AT&T is continuing to sell non-core assets, this time receiving $1.1 billion in cash for its stake in Central European Media Enterprises (CME).
AT&T was the largest shareholder in CME, which was acquired by Czech investment firm PPF Group N.V. As part of the deal, the companies said AT&T no longer backstops approximately $575 million in debt for CME, which AT&T acquired as part of its 2018 Time Warner deal.
“The sale is consistent with AT&T’s ongoing efforts to monetize non-core assets to drive incremental shareholder value. The company plans to continue to focus on lowering its net debt to strengthen its balance sheet and will remain opportunistic around opportunities to further improve its borrowing costs,” AT&T said in a statement.
AT&T's net debt currently sits at $152.02 billion.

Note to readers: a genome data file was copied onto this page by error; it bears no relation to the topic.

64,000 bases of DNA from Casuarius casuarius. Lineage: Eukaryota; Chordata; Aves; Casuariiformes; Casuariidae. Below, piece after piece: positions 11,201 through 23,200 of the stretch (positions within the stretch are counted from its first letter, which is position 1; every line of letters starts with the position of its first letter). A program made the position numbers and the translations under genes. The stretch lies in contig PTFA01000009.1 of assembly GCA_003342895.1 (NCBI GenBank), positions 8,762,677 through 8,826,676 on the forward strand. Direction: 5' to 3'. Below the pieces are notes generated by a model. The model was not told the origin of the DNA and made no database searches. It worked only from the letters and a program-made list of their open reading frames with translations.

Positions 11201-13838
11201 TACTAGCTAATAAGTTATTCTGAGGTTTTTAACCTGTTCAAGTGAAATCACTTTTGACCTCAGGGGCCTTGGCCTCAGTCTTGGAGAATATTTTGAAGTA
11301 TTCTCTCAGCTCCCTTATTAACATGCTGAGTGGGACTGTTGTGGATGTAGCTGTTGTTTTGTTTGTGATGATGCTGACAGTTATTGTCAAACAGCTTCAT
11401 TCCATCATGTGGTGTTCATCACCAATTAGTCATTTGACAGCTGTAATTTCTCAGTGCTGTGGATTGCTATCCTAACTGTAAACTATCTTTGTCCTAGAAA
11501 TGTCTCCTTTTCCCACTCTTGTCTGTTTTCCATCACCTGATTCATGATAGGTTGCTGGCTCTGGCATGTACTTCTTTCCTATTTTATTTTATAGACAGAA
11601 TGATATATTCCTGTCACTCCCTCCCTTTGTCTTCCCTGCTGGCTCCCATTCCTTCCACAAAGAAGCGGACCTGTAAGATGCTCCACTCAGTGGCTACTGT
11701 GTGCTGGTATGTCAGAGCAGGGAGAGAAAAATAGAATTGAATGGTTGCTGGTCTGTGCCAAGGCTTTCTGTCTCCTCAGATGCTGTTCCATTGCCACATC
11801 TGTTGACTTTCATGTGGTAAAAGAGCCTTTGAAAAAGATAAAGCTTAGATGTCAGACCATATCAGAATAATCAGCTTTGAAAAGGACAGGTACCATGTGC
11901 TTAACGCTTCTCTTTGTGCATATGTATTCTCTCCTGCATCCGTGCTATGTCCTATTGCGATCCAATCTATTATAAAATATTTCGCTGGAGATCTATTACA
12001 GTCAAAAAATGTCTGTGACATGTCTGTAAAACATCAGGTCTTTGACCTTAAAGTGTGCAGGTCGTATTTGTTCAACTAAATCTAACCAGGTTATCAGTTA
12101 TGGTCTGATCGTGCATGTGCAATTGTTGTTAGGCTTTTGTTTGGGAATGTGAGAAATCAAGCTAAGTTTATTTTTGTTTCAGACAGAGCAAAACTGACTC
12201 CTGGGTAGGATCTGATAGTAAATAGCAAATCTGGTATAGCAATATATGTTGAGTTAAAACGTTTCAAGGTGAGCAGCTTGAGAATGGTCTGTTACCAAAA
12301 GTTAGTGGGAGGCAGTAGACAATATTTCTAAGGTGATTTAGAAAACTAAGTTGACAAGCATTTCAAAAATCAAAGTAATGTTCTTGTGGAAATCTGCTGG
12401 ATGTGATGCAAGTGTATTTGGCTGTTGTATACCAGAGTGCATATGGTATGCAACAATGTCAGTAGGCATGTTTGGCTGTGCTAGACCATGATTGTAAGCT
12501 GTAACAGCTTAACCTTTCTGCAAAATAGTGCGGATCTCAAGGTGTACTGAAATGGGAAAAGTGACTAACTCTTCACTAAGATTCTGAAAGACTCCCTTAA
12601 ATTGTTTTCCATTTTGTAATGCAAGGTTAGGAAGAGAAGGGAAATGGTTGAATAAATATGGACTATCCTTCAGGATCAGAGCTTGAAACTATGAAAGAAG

The CME sale goes through as AT&T is reportedly pursuing divestitures of other assets including DirecTV. According to the New York Post, AT&T has received opening bids for DirecTV from several potential suitors and the valuation is less than the reported $20 billion for which the company had hoped. Current bids for the satellite provider are implying a valuation around $15.75 billion, less than a third of what AT&T originally paid for DirecTV. In 2015, AT&T paid $48.5 billion for DirecTV and took on the company’s approximately $18 billion in net debt.
Last month, the Wall Street Journal reported that AT&T is in the early stages of a potential sale of Xandr, its advanced advertising business, but warned that the company likely wouldn’t get more than the $1.6 billion it paid for AppNexus, the ad tech firm it acquired to be a key component of Xandr.
AT&T is also reportedly looking to offload Crunchyroll, its streaming video service focused on anime, to Sony for $1.5 billion. According to The Information, Sony has pushed back at AT&T’s asking price, which is a significant amount of money for what would be considered a “niche” streaming service.